President Muhammadu Buhari, last week, before world leaders, promised that he would ensure a free, fair election, and peaceful transfer of power in 2023.
We also have two other stories from the Presidency for your reading delight.
1, Buhari’s assurances
Speaking at a virtual Summit for Democracy organised by President Joe Biden of the United States, on December 10, Buhari said: “As we countdown to our next General Elections in 2023, we remain committed to putting in place and strengthening all necessary mechanisms to ensure that Nigeria will not only record another peaceful transfer of power to an elected democratic government but will also ensure that the elections are conducted in a free, and fair transparent manner.”
Buhari’s assurances provide a framework of deliverables on which the President could be measured, as the political class engages in power tussle and the government prepares grounds for a succession plan ahead of 2023.
For most political watchers, it also offers a promise of hope by the President that he would play an impactful role in deepening, and strengthening the place of Nigeria as a model of democracy in Africa.
Beyond Buhari’s assurances lie the need for him to set the right modalities that would guarantee its fruition, and a significant step would be to ensure that he signs the Electoral Amendment Bill into law, a piece of legislation considered by many as germaine to the conduct of transparent and credible elections in Nigeria.
To withhold his assent will amount to grandstanding before the world leaders.
Two other talking points
2, Investing amidst insecurity?
The Presidency, on December 6, expressed optimism that security challenges bedevilling Nigeria will not stop foreign investors from coming into the country to do business.
Speaking during an interview on national television, Buhari’s Special Adviser on Media, and Publicity, Femi Adesina, said: “If you were thinking like an investor, you will know that it is in challenged areas that it is best to invest. Because when you invest in challenged areas, you go in at very attractive rates because of those challenges and when those challenges are surmounted, you will then make a lot of quick returns on your investments.”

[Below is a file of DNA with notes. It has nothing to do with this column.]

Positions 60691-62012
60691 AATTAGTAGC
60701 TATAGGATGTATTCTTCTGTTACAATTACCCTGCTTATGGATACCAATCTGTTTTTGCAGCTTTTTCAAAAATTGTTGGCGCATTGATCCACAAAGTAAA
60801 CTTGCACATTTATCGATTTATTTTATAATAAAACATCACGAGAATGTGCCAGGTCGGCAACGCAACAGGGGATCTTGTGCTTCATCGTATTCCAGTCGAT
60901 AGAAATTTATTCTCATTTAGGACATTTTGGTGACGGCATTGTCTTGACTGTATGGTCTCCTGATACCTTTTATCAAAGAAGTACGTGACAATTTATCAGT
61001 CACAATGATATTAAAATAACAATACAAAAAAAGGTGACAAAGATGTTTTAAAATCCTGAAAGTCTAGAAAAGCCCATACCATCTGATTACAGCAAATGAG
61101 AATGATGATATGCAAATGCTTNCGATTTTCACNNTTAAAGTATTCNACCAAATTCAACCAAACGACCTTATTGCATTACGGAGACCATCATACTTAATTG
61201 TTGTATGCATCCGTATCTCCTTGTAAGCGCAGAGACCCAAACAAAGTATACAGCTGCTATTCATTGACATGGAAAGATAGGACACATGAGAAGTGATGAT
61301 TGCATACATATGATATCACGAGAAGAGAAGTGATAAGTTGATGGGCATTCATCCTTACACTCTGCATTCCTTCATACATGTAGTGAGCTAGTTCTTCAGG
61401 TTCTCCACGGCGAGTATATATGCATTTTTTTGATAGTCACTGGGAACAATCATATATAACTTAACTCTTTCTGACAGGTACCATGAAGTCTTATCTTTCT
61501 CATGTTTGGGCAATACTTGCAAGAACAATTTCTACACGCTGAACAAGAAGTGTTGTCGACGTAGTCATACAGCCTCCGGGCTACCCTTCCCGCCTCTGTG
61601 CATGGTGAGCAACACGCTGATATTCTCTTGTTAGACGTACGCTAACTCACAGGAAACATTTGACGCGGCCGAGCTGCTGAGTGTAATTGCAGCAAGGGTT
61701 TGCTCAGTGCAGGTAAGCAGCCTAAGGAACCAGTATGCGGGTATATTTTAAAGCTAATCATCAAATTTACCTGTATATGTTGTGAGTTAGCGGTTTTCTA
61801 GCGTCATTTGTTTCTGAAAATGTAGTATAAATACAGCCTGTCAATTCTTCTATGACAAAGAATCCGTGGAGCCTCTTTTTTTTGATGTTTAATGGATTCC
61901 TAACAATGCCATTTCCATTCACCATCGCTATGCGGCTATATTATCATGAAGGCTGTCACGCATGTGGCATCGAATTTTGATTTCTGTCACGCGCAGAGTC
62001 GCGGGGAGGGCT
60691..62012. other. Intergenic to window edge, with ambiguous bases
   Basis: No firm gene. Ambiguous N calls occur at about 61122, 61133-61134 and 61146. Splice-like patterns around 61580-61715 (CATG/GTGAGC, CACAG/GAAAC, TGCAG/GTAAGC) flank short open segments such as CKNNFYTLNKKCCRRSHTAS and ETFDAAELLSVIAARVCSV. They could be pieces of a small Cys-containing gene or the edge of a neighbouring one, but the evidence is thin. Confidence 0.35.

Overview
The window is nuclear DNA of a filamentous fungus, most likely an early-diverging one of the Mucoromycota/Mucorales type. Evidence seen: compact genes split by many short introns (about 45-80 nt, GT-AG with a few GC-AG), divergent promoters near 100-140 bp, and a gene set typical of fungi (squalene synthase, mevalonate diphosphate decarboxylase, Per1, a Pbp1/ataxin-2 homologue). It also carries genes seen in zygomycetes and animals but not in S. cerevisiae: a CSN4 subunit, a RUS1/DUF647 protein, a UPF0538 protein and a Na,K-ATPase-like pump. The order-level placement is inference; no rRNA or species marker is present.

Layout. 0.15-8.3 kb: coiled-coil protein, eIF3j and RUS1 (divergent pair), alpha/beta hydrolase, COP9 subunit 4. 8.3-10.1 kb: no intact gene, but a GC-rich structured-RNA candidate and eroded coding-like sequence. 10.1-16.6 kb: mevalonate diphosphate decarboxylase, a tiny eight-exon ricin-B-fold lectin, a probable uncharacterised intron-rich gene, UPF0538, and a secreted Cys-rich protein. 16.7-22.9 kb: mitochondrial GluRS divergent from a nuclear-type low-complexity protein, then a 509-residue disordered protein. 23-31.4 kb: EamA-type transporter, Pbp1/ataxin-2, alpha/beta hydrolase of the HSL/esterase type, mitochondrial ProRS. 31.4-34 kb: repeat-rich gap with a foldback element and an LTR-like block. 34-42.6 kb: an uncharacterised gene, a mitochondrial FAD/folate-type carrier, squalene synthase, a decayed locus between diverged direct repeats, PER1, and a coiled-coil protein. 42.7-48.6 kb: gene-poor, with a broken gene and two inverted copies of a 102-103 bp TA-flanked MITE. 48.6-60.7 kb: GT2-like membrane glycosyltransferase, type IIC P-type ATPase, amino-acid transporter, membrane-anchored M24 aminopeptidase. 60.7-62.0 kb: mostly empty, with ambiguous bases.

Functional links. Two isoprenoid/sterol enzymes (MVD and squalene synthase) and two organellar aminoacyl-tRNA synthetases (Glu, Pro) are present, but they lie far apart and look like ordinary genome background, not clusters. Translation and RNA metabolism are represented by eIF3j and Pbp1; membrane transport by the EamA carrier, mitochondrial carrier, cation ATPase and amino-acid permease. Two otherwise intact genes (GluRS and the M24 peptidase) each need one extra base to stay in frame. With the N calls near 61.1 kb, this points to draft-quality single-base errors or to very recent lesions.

While Adesina’s submission is arguable, it is fair to admit that no investor plunges headlong into a territory without a long term risk analysis of the environment.
This is why, in spite of Adesina’s postulations, Nigeria is presently not on the list of the top 10 best African countries to invest in, a clear pointer to any discerning mind that all is not really well with Nigeria’s investment landscape.
Adesina’s spin-doctor role is appreciated but there certainly are limits to calling black, white.
3, Endless promises on insecurity
On December 8, President Buhari stated that he was saddened over the gruesome murder of travellers by bandits at Isa Local Government Area of Sokoto State, and vowed that the perpetrators would not go unpunished.
“…I assure that the security agencies will continue to give their all to bring to an end the operations of these despicable people,” Buhari said in a statement issued by his media aide, Femi Adesina.
Buhari’s endless promises to crush, and flush out bandits in Sokoto and elsewhere, have now become irritatingly itchy in the ears of most Nigerians.
The slaughter of innocent citizens have continued unabated, an evidence that insecurity in the country is deteriorating and not improving as the Presidency wants citizens to believe.
Sadly, the massacre of innocents offers a hint that the country might actually be on the road to a failed state. Hence, it accentuates the need for a thorough review of the country’s security architecture which currently places ultimate control of the armed forces on the President, effectively ignoring the role of federating units.
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